Q: My 4-year-old stepson still has the occasional tantrum in response to being told that he cant have or do something. His mother, who has primary custody (hes with us two days a week, generally), is very permissive, so he comes by this honestly. When he throws a tantrum, we put him in his tantrum place, which is a chair in the dining room. That causes his tantrum to get worse, actually, and it sometimes takes him 30 minutes or more to calm himself down to where he can get out of the chair. Is there anything we can do to help him get control of himself or should we just ignore it and carry on? Four years old is too old for tantrums, correct?
You are absolutely correct, but youre living in the past (but then, so am I). Up until fairly recently, a child who was still throwing tantrums after his or her third birthday was rare. It has only been within the last two generations that behaviors characteristic of (and once successfully confined to) the so-called terrible twos tantrums, belligerent defiance, persistent impulsivity, separation anxiety have continued to occur past toddlerhood, oftentimes well past. I am convinced that this is the result of sea changes in childrearing practice that have taken place during that time.
Specifically, instead of removing children from the center of parental attention between their second and third birthdays, the overwhelming majority of todays parents are keeping their kids at the center of attention in perpetuity. Those parents also tend to engage in a tremendous amount of enabling simply stated, doing for children what they are capable of doing for themselves, however imperfectly. The inevitable result is that large numbers of perpetually dependent children dont cope well with the realities of life, including the Mick Jagger Principle: You cant always get what you want.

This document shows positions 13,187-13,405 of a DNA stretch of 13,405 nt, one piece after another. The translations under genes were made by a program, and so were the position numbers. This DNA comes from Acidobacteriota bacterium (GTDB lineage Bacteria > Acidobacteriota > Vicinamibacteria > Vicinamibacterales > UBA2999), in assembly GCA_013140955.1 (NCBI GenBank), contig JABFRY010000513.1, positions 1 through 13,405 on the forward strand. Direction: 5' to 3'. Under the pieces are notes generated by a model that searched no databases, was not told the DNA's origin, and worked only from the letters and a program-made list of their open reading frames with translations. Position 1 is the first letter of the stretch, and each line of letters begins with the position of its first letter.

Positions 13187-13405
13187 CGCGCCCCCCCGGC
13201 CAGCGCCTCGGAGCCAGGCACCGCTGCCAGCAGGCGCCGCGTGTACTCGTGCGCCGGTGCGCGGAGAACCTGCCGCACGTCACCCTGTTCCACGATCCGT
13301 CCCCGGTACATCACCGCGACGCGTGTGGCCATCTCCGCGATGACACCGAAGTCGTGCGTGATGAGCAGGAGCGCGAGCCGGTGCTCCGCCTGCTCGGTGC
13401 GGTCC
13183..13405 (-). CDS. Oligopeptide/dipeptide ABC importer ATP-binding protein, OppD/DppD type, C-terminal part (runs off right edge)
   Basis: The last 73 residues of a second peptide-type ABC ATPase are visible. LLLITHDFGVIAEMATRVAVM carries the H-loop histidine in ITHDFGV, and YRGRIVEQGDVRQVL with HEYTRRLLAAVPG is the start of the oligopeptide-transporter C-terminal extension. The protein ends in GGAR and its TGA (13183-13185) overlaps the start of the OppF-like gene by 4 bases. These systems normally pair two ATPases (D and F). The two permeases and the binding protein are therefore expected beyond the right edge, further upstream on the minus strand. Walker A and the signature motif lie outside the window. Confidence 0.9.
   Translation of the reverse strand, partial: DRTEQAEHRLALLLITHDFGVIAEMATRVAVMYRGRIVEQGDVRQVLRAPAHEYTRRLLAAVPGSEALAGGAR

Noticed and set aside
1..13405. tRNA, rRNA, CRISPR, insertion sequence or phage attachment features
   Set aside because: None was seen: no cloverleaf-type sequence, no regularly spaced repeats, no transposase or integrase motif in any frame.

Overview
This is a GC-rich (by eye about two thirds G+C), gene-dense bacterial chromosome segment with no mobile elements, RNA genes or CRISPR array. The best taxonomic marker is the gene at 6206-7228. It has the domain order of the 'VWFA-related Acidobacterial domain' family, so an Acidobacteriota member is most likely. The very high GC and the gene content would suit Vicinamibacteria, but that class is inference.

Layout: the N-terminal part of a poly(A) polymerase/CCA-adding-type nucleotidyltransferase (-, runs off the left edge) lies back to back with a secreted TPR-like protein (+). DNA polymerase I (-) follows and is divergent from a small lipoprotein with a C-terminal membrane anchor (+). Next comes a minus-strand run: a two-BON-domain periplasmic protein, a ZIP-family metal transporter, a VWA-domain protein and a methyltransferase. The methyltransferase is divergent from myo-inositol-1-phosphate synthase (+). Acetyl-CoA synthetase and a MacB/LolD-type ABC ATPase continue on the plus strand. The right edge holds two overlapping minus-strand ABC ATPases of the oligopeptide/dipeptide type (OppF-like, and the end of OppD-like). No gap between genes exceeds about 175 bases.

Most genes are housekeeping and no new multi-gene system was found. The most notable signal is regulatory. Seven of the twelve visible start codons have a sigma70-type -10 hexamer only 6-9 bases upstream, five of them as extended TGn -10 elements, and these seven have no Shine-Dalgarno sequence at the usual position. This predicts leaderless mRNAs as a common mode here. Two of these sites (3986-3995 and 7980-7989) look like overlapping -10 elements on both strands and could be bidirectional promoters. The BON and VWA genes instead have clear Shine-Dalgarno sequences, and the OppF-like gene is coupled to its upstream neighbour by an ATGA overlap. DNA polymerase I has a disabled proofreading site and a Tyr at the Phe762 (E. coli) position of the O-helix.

This is an unhealthy state of affairs for those children, who we now know are having a great many problems growing up and accepting full responsibility for themselves. Consequently, this is an unhealthy state of affairs for America. Im not alone in thinking that Americas childrearing problems are as serious as its current economic difficulties, every bit as threatening to our continued viability.
Your stepson is a victim, in effect. But his mothers not evil far from it. Shes a victim too, of the tremendous peer pressure on todays moms to enter into co-dependent relationships with their kids (and be constantly stressed, anxious and guilt-ridden as a consequence). The Good Mommy standard that has arisen since the 1960s has stripped women of permission to be righteous authority figures in their childrens lives. It has transformed the liberated woman into a certified Milquetoast Mom.
Concerning your stepsons tantrums, youre doing precisely what I recommend. Given that you have only 30 percent custody, hes taking two steps forward when hes with you and then at least one step backward when hes back with his enabler-in-chief. In time, you will cure him of what I prefer to call high self-esteem seizures at your house, but this is going to be an uphill battle. Stay the course. Your resolve will eventually pay off.